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The Gaping Hole in Recreational Immunity Under the Oregon Public Use of Lands Act

Jogger at a parkThe Oregon Public Use of Lands Act, ORS 105.672 et seq., provides immunity from tort liability to private and public owners of land that is made available to the public for recreational purposes.  The purpose of the Act is to encourage both private and public landowners to open their lands to the public.  In Johnson v. Gibson, 358 Or 624 (2016), the Oregon Supreme Court answered the question posed to it by the Ninth Circuit Court of Appeals: Does the recreational immunity provided in the Public Use of Lands Act extend to employees of a landowner?  The Oregon Supreme Court found that it did not.

The case involved a personal injury claim brought by a legally blind jogger injured by stepping into a hole created by a City employee in a public park owned by the City of Portland.  The plaintiff filed the claim for negligence and violations of the ADA in federal court and named the City and the two responsible employees. The City, claiming recreational immunity under the Public Use of Lands Act, filed a motion to substitute the City as the sole defendant pursuant to a provision in the Oregon Tort Claims Act.  The maneuver, if allowed, would have resulted in dismissal of the case.  However, the trial court denied the motion, finding that the substitution would leave the plaintiff without a remedy for her injury in violation of the remedy clause of the Oregon Constitution.

In a separate summary judgment motion, the ADA claim was dismissed. The trial court declined to retain supplemental jurisdiction over the negligence claim and dismissed the case.  The plaintiff refiled the negligence claim against the two City employees in federal court, invoking diversity jurisdiction.

In the second case, the City employees filed a motion for summary judgment contending that they qualified as “owners” for purposes of the Public Use of Lands Act and were therefore entitled to recreational immunity.  Alternatively, the employees contended they were entitled to exercise the City’s recreational immunity under agency principles. The trial court, finding the employees did fall within the Act’s definition of “owners,” granted the motion and the case was appealed to the Ninth Circuit, which certified to the Oregon Supreme Court the question of whether tort immunity provided to landowners under the Act extends to employees of the landowner.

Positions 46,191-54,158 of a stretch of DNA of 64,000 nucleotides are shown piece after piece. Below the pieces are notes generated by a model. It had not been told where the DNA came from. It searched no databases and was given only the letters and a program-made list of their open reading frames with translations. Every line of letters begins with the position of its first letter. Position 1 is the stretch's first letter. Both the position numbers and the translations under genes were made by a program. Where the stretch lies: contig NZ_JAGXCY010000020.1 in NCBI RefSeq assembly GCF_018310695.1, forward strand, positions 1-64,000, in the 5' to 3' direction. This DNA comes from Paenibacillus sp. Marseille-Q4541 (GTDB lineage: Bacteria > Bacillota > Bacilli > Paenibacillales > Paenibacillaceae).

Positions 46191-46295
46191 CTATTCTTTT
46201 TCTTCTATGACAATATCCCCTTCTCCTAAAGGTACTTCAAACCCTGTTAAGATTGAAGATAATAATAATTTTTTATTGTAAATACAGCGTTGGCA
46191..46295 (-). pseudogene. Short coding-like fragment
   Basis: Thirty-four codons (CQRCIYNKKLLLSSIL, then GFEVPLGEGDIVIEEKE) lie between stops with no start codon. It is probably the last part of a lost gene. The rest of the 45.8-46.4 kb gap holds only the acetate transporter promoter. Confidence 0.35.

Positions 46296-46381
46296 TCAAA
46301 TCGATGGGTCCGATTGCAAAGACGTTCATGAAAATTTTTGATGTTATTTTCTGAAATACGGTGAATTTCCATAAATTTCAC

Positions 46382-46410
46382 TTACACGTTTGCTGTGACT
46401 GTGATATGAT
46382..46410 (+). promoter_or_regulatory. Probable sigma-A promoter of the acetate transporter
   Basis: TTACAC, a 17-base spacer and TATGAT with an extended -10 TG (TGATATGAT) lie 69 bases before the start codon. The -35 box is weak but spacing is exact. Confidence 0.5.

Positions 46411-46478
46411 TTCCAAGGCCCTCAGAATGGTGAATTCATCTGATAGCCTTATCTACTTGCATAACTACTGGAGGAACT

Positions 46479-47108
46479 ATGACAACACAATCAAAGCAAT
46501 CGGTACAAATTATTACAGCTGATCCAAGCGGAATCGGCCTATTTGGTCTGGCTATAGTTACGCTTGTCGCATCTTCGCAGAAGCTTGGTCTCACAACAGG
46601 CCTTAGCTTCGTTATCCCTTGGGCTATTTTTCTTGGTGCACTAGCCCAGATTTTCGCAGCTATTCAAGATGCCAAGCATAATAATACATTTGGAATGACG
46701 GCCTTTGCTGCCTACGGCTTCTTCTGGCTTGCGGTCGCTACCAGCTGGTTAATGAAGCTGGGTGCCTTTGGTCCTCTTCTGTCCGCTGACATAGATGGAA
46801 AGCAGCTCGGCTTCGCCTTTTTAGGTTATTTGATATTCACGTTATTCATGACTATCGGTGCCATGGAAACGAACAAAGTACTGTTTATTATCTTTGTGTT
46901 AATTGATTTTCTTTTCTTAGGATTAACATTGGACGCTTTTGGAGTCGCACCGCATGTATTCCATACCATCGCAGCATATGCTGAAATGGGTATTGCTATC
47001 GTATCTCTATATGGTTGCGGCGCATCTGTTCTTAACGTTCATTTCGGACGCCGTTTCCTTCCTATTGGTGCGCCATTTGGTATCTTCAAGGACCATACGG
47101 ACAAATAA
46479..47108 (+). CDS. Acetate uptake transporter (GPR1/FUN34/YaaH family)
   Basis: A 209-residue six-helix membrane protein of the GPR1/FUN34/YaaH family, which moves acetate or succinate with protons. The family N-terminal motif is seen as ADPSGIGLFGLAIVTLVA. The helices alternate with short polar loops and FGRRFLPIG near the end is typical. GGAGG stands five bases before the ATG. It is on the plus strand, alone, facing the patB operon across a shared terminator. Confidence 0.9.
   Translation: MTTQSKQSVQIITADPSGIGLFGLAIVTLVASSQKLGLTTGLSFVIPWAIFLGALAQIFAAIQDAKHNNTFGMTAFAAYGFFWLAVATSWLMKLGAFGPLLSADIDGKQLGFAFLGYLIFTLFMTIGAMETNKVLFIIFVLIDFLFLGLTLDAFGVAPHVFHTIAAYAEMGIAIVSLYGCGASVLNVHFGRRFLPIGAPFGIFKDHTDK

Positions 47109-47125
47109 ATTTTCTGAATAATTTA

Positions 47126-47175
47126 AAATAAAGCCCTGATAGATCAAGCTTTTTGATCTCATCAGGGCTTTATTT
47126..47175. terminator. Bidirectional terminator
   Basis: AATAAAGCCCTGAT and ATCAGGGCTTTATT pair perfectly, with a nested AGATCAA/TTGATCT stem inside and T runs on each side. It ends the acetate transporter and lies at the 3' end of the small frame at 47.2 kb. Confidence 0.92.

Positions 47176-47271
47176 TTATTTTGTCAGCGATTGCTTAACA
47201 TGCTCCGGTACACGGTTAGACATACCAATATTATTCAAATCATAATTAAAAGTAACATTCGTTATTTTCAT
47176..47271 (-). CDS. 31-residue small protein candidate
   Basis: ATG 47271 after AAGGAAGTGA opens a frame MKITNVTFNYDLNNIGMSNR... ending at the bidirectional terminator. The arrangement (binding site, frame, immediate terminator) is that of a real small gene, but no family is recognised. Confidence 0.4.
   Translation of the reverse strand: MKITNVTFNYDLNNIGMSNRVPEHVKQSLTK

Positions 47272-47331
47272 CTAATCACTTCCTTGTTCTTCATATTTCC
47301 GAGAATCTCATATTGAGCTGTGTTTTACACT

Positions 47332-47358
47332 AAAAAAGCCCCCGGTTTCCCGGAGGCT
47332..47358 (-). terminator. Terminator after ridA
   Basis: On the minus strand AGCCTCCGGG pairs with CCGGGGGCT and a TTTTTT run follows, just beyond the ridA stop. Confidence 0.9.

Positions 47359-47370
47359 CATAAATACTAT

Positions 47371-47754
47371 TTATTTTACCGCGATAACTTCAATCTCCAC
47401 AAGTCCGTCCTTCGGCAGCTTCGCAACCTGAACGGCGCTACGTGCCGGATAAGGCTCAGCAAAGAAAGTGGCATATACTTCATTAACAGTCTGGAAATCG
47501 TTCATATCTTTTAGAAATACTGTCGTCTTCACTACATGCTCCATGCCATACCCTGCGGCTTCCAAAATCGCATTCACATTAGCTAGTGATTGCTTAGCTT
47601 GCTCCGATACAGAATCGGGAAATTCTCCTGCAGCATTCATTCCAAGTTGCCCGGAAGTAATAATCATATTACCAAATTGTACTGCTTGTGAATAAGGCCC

The Oregon Supreme Court applied the principles of statutory construction to the definition of “owner” to dispatch the defendants’ argument that the employees were like a “tenant, lessee, occupant or other person in possession of land.”  The Court also rejected the defendants’ alternative argument that the employees were immune from tort liability because they enjoyed the same privileges and immunities as their employer – an indisputable “owner” under the Act. The Court held that whether the immunity of the employer (principal) extended to its employees (agents) turns on whether that immunity is personal to the principal or extends to its agents.  The Court cited a number of sovereign immunity cases recognizing a distinction between the liability of local government as a landowner and the liability of employees and agents of the government.  These holding are based, in part, on the tension between the Oregon Constitution’s remedy clause and the doctrine of sovereign immunity.  The Court held that whether an immunity is personal to a principal or extends to agents is a “legislative choice subject to constitution bounds.” The Court examined the Act and its legislative history to determine if the legislature intended to extend recreational immunity to a landowner’s employees and agents and found nothing to indicate that the legislature chose to extend recreational immunity to a landowner’s employees.  Thus, the Court found that an employee of a landowner is not protected from tort liability under the Public Use of Lands Act.

As a practical matter, the Oregon Supreme Court created a gaping hole in a landowner’s immunity from tort liability under the Act.  Most, if not all, landowners will ultimately be responsible for the negligence of their employees that results in injury to a member of the public.  It will be interesting to see if this case has a chilling effect on private landowners making their lands available to the public for recreation.

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We regularly update clients about changes in real estate law and on industry trends. This includes briefing clients on legislative proposals in the federal tax, housing and other legal areas affecting their businesses. Staying current enables you to anticipate and prevent legal problems as well as capitalize on new developments.
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